The present invention is directed to addressing the effects of one or more of the problems set forth above. The following presents a simplified summary of the invention in order to provide a basic understanding of some aspects of the invention. This summary is not an exhaustive overview of the invention. It is not intended to identify key or critical elements of the invention or to delineate the scope of the invention. Its sole purpose is to present some concepts in a simplified form as a prelude to the more detailed description that is discussed later.
In one embodiment of the present invention, a method is provided for transmitting multiplexed symbols. One embodiment of the method includes accessing at least one first symbol and at least one second symbol, encoding the at least one first symbol according to a frequency division protocol, and encoding the at least one second symbol using a coding sequence having a cyclic correlation property. The method also includes transmitting a radiofrequency signal indicative of the at least one encoded first symbol and the at least one encoded second symbol.
In another embodiment of the present invention, a method is provided for receiving multiplexed symbols. One embodiment of the method includes accessing information indicative of at least one first symbol encoded according to a frequency division protocol and at least one second symbol encoded using at least one coding sequence having a cyclic correlation property. The information indicative of the first and second symbols is conveyed by a radiofrequency signal. The method also includes decoding the information indicative of the at least one first symbol according to the frequency division protocol and decoding the information indicative of the at least one second symbol using said at least one coding sequence having a cyclic correlation property.
The invention may be understood by reference to the following description taken in conjunction with the accompanying drawings, in which like reference numerals identify like elements, and in which:
While the invention is susceptible to various modifications and alternative forms, specific embodiments thereof have been shown by way of example in the drawings and are herein described in detail. It should be understood, however, that the description herein of specific embodiments is not intended to limit the invention to the particular forms disclosed, but on the contrary, the intention is to cover all modifications, equivalents, and alternatives falling within the scope of the invention as defined by the appended claims.
Illustrative embodiments of the invention are described below. In the interest of clarity, not all features of an actual implementation are described in this specification. It will of course be appreciated that in the development of any such actual embodiment, numerous implementation-specific decisions should be made to achieve the developers' specific goals, such as compliance with system-related and business-related constraints, which will vary from one implementation to another. Moreover, it will be appreciated that such a development effort might be complex and time-consuming, but would nevertheless be a routine undertaking for those of ordinary skill in the art having the benefit of this disclosure.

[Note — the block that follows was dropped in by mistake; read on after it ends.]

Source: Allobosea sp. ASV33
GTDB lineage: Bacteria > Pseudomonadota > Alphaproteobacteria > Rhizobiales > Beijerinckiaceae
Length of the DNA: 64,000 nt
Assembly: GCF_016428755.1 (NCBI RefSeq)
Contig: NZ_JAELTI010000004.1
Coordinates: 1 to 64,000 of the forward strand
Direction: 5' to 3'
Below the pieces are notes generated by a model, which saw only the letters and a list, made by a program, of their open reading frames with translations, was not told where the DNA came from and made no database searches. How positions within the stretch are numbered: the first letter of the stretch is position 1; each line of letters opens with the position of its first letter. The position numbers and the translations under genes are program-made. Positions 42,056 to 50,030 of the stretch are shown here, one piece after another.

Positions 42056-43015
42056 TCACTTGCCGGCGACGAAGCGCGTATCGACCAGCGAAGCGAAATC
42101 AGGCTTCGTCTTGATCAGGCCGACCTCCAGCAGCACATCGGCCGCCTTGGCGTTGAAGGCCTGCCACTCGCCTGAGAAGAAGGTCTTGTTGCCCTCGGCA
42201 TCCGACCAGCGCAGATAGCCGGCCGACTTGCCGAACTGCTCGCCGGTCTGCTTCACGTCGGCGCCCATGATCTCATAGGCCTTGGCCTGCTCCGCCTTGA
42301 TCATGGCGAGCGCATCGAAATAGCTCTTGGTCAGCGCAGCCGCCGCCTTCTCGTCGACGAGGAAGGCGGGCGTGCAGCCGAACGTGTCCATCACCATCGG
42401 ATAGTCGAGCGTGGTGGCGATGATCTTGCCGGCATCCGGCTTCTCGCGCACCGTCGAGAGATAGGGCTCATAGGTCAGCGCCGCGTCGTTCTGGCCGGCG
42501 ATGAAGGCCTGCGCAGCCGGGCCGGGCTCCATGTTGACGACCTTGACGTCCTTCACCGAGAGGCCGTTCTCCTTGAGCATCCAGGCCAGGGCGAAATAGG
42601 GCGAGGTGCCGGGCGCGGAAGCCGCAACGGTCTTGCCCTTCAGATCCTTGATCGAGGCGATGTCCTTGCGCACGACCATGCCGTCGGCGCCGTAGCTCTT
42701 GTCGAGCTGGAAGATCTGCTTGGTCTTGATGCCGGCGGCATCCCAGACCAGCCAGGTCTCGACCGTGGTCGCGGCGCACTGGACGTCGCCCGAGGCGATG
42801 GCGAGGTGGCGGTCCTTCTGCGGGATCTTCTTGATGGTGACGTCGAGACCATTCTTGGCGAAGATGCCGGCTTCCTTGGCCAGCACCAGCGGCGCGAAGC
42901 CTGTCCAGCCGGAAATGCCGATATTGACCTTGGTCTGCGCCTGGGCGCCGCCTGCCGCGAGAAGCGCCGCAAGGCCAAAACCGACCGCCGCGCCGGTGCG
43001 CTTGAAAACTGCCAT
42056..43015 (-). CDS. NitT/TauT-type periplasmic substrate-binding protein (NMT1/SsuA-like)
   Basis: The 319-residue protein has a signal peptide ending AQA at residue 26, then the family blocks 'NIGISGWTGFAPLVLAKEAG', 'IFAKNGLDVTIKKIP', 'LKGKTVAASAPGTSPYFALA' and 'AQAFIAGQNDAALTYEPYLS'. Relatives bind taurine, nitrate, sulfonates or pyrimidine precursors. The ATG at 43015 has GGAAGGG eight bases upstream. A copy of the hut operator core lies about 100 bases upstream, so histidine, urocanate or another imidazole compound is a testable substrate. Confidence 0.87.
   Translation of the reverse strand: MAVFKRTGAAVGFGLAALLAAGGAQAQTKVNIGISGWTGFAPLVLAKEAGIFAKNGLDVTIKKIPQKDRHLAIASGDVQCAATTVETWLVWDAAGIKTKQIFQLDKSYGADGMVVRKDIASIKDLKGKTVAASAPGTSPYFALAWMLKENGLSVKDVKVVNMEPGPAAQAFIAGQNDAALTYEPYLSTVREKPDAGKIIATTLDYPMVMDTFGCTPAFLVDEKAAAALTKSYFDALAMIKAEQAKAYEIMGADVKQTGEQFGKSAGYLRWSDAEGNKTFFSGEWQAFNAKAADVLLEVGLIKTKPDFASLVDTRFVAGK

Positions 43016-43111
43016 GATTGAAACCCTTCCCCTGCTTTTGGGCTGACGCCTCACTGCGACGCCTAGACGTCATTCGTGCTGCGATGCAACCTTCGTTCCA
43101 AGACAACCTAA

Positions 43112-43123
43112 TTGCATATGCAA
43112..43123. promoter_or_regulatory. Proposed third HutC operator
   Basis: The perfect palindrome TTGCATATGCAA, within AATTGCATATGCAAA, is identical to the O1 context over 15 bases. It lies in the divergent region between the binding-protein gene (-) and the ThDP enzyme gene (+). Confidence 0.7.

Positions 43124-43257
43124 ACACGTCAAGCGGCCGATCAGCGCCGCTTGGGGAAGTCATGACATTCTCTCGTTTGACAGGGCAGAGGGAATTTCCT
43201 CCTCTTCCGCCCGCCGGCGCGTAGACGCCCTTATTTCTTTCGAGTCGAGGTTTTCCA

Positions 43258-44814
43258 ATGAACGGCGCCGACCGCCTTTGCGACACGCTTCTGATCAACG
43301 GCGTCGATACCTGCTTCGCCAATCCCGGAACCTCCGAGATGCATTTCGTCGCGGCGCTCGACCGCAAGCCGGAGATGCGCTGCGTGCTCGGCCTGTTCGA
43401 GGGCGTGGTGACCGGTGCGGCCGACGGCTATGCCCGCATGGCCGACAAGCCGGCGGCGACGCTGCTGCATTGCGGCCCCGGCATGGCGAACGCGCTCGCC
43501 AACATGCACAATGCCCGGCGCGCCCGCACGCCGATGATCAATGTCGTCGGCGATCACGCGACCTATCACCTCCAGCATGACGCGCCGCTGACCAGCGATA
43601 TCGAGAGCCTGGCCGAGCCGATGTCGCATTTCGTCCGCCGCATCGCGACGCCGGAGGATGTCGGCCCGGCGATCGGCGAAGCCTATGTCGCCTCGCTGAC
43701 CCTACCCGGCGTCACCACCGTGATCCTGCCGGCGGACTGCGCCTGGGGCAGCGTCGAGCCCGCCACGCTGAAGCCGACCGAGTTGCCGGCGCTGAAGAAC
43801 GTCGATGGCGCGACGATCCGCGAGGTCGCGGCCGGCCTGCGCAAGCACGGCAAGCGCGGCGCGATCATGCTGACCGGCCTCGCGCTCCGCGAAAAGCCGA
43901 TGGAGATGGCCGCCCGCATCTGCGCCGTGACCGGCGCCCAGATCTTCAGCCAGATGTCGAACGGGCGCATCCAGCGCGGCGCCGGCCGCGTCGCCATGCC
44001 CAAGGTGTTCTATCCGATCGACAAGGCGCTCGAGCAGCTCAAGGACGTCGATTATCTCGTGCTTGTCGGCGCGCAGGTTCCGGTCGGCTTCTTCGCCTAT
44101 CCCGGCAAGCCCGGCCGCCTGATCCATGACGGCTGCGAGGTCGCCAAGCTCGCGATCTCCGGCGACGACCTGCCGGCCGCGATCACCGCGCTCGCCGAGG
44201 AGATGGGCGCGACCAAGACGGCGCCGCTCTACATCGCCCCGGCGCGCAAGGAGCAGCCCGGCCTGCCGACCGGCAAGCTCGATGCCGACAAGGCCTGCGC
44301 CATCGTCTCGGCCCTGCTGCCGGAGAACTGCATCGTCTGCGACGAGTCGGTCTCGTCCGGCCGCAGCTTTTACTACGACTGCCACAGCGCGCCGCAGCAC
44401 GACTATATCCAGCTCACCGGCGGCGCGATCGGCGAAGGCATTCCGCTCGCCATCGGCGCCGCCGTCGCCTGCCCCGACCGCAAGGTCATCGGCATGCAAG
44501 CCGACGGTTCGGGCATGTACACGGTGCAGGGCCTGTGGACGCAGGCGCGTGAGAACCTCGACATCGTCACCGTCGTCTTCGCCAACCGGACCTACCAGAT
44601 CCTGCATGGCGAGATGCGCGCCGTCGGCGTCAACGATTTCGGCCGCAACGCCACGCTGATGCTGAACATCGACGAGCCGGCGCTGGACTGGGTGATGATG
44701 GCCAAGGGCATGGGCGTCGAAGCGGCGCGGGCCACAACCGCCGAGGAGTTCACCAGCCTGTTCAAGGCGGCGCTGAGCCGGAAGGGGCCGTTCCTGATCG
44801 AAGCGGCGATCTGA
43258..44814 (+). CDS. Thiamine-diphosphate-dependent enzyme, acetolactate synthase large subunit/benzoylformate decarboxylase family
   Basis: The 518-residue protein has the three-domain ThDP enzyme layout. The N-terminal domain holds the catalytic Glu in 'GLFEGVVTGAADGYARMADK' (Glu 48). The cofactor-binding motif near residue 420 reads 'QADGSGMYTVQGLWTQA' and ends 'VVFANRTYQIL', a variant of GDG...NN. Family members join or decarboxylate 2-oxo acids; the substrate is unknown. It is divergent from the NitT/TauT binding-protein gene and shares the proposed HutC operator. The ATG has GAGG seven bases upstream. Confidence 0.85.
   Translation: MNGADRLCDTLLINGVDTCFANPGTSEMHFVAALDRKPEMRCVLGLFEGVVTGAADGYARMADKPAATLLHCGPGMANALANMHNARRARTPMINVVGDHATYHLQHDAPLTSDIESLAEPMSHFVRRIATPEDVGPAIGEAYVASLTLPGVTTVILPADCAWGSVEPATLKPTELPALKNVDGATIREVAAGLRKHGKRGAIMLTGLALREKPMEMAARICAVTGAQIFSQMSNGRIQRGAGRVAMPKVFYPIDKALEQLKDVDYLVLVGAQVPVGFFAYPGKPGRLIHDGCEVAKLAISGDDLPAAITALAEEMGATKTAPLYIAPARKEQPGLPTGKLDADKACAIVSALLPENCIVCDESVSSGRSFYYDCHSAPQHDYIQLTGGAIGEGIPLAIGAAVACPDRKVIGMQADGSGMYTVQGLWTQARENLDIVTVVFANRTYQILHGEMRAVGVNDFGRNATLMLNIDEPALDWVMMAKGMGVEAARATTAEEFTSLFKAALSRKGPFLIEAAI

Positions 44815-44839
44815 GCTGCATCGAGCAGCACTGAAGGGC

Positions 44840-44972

Portions of the present invention and corresponding detailed description are presented in terms of software, or algorithms and symbolic representations of operations on data bits within a computer memory. These descriptions and representations are the ones by which those of ordinary skill in the art effectively convey the substance of their work to others of ordinary skill in the art. An algorithm, as the term is used here, and as it is used generally, is conceived to be a self-consistent sequence of steps leading to a desired result. The steps are those requiring physical manipulations of physical quantities. Usually, though not necessarily, these quantities take the form of optical, electrical, or magnetic signals capable of being stored, transferred, combined, compared, and otherwise manipulated. It has proven convenient at times, principally for reasons of common usage, to refer to these signals as bits, values, elements, symbols, characters, terms, numbers, or the like.
It should be borne in mind, however, that all of these and similar terms are to be associated with the appropriate physical quantities and are merely convenient labels applied to these quantities. Unless specifically stated otherwise, or as is apparent from the discussion, terms such as “processing” or “computing” or “calculating” or “determining” or “displaying” or the like, refer to the action and processes of a computer system, or similar electronic computing device, that manipulates and transforms data represented as physical, electronic quantities within the computer system's registers and memories into other data similarly represented as physical quantities within the computer system memories or registers or other such information storage, transmission or display devices.
Note also that the software implemented aspects of the invention are typically encoded on some form of program storage medium or implemented over some type of transmission medium. The program storage medium may be magnetic (e.g., a floppy disk or a hard drive) or optical (e.g., a compact disk read only memory, or “CD ROM”), and may be read only or random access. Similarly, the transmission medium may be twisted wire pairs, coaxial cable, optical fiber, or some other suitable transmission medium known to the art. The invention is not limited by these aspects of any given implementation.